The City in the Roman World 20
Roman Comedy 20
Shakespeare 20
Arthurian Legend: Chivalry and Violence 20
Sex and Suffering in the Eighteenth-Century Novel 20
Disposable Lives? 20
Language of the Media 20
Contemporary South African Writing 20
Surrealism and the French Stage 20
The Poetry of Wordsworth 20
Lost in Fiction: The Metafictional Novel from 'Don Quixote' to 'House of Leaves' 20
Millennial Fictions 20
Telling Lives: Reading and Writing Family Memoir 20
Literature of the 1890s 20
Introduction to Dante's Comedy (in Translation) 20
Material Cultures and Cultures of Consumption 20
Adventures of the Imagination: Crime and the Fantastic Across Continents 20
Decolonial Approaches 20
Social Movements across Cultures 20

Discovery modules

Throughout your degree you will benefit from a range of opportunities to expand your intellectual horizons outside or within your subject area.

This course gives you the opportunity to choose from a range of discovery modules. They’re a great way to tailor your study around your interests or career aspirations and help you stand out from the crowd when you graduate. Find out more about discovery modules on our Broadening webpages.

Learning and teaching

Our tutors are experts in their field, and their teaching is informed by their ongoing research. We use different teaching and learning methods to help you benefit from their knowledge and experience, including lectures, seminars and tutorials. However, we attach a lot of importance to building independent research and critical skills, so independent study is also a crucial part of the degree.

The University offers a variety of tailored support for Classics and English students; the University Library runs free classes and workshops so you can learn how to use them.

On this course you’ll be taught by our expert academics, from lecturers through to professors. You may also be taught by industry professionals with years of experience, as well as trained postgraduate researchers, connecting you to some of the brightest minds on campus.


We use different types of assessment, which typically include exams, essays and assignments. Some modules are also assessed through seminar participation or online quizzes, while group work and oral presentations may also be treated as assessed components.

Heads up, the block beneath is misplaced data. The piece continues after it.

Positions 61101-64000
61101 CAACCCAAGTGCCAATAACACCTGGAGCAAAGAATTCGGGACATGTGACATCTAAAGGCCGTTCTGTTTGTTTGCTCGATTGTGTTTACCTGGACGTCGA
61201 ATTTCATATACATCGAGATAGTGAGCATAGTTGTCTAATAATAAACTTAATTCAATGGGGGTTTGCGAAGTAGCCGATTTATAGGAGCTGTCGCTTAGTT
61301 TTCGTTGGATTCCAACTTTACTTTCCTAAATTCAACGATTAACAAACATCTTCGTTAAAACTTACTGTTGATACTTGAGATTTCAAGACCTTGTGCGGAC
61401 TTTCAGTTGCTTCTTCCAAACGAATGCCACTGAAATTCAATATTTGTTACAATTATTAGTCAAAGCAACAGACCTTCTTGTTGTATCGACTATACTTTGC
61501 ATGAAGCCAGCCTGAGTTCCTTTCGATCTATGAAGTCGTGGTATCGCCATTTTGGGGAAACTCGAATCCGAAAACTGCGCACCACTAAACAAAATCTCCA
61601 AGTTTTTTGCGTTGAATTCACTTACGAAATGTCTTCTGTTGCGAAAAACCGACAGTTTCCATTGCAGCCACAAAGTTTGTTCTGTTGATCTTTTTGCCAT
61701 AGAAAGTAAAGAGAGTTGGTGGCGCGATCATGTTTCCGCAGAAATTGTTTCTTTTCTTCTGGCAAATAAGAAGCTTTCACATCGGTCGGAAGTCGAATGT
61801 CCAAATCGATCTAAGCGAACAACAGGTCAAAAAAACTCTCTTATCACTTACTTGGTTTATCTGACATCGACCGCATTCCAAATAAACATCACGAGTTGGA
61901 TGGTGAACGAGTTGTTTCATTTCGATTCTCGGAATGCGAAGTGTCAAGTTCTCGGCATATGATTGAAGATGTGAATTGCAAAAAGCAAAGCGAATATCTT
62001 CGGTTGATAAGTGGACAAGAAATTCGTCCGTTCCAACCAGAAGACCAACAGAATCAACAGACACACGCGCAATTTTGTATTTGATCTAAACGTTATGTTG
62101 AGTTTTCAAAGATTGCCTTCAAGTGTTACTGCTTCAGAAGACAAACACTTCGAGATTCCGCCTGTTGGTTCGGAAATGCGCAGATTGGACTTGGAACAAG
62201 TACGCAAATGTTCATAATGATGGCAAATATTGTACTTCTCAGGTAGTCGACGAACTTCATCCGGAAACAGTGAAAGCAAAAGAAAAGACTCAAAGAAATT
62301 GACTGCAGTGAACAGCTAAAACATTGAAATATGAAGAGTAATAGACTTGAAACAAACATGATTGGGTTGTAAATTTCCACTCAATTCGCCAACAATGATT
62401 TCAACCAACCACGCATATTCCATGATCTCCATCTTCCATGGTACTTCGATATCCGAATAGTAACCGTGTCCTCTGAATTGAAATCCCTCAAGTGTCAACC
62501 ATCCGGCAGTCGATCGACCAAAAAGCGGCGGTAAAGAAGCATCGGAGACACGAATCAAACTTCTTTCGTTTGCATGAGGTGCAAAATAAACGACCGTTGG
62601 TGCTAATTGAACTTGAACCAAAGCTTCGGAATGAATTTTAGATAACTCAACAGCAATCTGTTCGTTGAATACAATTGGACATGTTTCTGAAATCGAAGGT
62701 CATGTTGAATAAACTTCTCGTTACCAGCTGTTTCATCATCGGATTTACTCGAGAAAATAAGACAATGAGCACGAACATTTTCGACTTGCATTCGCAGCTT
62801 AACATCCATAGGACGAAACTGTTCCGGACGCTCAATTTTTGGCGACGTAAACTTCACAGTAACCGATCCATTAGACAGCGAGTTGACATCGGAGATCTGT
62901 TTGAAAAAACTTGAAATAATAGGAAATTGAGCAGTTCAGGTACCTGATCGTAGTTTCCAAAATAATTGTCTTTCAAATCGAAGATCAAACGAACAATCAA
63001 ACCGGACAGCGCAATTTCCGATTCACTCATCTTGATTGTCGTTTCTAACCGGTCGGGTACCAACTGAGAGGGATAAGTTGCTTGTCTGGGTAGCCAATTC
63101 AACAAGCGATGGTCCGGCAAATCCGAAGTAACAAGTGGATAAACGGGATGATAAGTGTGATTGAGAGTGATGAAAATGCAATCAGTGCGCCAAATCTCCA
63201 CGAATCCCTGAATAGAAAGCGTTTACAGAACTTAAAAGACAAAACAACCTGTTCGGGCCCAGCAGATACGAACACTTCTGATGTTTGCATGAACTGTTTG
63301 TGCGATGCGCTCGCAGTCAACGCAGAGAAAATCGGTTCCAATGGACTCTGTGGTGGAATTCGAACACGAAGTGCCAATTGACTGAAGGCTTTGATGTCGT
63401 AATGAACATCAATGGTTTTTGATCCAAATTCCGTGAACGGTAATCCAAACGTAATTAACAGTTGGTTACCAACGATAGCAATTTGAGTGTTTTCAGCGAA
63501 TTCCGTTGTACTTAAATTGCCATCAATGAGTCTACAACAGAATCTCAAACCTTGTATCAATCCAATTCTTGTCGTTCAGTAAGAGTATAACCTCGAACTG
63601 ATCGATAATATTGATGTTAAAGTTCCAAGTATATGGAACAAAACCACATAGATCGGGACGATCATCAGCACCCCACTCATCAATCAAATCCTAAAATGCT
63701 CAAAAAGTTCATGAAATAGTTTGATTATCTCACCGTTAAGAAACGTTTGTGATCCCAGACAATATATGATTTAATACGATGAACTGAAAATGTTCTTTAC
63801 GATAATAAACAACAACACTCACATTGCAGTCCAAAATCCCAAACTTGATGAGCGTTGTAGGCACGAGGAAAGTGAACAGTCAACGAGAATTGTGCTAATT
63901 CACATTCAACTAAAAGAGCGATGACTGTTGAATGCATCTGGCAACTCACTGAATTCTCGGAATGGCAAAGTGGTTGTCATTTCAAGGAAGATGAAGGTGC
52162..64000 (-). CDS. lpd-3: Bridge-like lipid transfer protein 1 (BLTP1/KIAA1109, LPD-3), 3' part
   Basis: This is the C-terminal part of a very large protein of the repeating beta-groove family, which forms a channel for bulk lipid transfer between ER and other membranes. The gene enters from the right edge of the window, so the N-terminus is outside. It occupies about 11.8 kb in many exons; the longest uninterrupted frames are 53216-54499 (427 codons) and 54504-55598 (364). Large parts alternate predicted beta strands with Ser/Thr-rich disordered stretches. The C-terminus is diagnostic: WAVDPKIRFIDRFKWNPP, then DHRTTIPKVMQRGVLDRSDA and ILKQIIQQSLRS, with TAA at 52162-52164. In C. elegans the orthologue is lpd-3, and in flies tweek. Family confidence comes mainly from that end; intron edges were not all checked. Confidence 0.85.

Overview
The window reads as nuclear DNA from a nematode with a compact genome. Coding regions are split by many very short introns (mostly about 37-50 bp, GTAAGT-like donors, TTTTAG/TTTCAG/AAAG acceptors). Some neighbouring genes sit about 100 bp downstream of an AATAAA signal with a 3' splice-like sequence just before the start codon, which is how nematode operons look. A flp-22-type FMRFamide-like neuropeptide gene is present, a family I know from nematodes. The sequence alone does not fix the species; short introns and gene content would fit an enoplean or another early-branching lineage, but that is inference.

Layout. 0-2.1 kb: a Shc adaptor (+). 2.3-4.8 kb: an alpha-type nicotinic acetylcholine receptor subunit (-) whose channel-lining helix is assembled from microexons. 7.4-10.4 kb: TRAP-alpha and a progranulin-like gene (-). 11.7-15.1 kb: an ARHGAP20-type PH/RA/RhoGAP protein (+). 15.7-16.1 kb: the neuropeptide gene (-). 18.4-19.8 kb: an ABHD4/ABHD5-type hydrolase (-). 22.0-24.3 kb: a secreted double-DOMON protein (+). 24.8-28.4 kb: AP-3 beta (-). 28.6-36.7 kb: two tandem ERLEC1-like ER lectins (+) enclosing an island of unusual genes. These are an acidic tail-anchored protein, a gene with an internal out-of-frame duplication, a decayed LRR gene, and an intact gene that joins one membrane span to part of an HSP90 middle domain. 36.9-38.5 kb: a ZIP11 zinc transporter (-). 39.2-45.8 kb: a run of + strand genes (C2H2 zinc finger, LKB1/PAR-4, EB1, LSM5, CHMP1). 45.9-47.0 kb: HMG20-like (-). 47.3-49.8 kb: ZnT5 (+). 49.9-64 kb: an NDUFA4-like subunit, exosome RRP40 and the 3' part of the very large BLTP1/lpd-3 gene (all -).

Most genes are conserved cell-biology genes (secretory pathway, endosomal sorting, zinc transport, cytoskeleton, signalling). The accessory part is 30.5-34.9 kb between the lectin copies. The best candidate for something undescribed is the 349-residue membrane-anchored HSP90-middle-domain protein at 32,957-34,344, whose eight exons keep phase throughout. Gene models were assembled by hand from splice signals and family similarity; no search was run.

Our aim is to make sure you develop skills not only in your chosen subjects, but also ones which you can take into your future career. We offer support in these areas as well – for example, we run extra classes on skills such as public speaking, structuring essays and exam technique that you’ll be able to attend throughout your time at Leeds.

Entry requirements

A-level: AAB including A in English.

Other course specific tests:

Where an applicant is taking the EPQ in a relevant subject this might be considered alongside other Level 3 qualifications and may attract an alternative offer in addition to the standard offer. If you are taking A Levels, this would be ABB at A Level including A in English and grade A in the EPQ.

We welcome applications from mature students with Access qualifications, and from students with a wide range of qualifications.

Alternative qualification

Access to HE Diploma

Pass diploma with 60 credits overall, including at least 45 credits at level 3, of which 30 credits must be at Distinction and 15 credits at Merit or higher. An interview and a piece of written work may also be required. The Access course must include English modules.


We will consider this qualification in combination with other qualifications. Please contact the Admissions Office for more information.

Cambridge Pre-U

D3, M1, M1 including D3 in English

International Baccalaureate

35 points overall with 16 at Higher Level including 6 points in English at Higher Level.

Irish Leaving Certificate (higher Level)

H2, H2, H2, H2, H3, H3 including H2 in English

Scottish Highers / Advanced Highers

AB in Advanced Highers including A in English and AABBB in Highers, or A in English in Advanced Highers and AABBB in Highers.

Welsh Baccalaureate

The Welsh Baccalaureate is not typically included in the academic conditions of an offer made to you for this course. If you choose to undertake the Welsh Baccalaureate we would strongly encourage you to draw upon these experiences within your personal statement, as your qualification will then be taken into account both when your application is initially considered by the selection panel and again when reviewed by the admissions tutor at the time your A-level results are passed to us.

Other Qualifications

European Baccalaureate: 80% including 85% in English.

Read more about UK and Republic of Ireland accepted qualifications or contact the School’s Undergraduate Admissions Team.

Alternative entry

We’re committed to identifying the best possible applicants, regardless of personal circumstances or background.

Access to Leeds is an alternative admissions scheme which accepts applications from individuals who might be from low income households, in the first generation of their immediate family to apply to higher education, or have had their studies disrupted.

Find out more about Access to Leeds and alternative admissions.

Typical Access to Leeds offer: BBB at A Level including English and pass Access to Leeds.


We accept a range of international equivalent qualifications. Contact the Undergraduate Admissions Office for more information.

International Foundation Year

International students who do not meet the academic requirements for undergraduate study may be able to study the University of Leeds International Foundation Year. This gives you the opportunity to study on campus, be taught by University of Leeds academics and progress onto a wide range of Leeds undergraduate courses. Find out more about International Foundation Year programmes.

English language requirements

IELTS 6.5 overall, with no less than 6.0 in any component. For other English qualifications, read English language equivalent qualifications.

Improve your English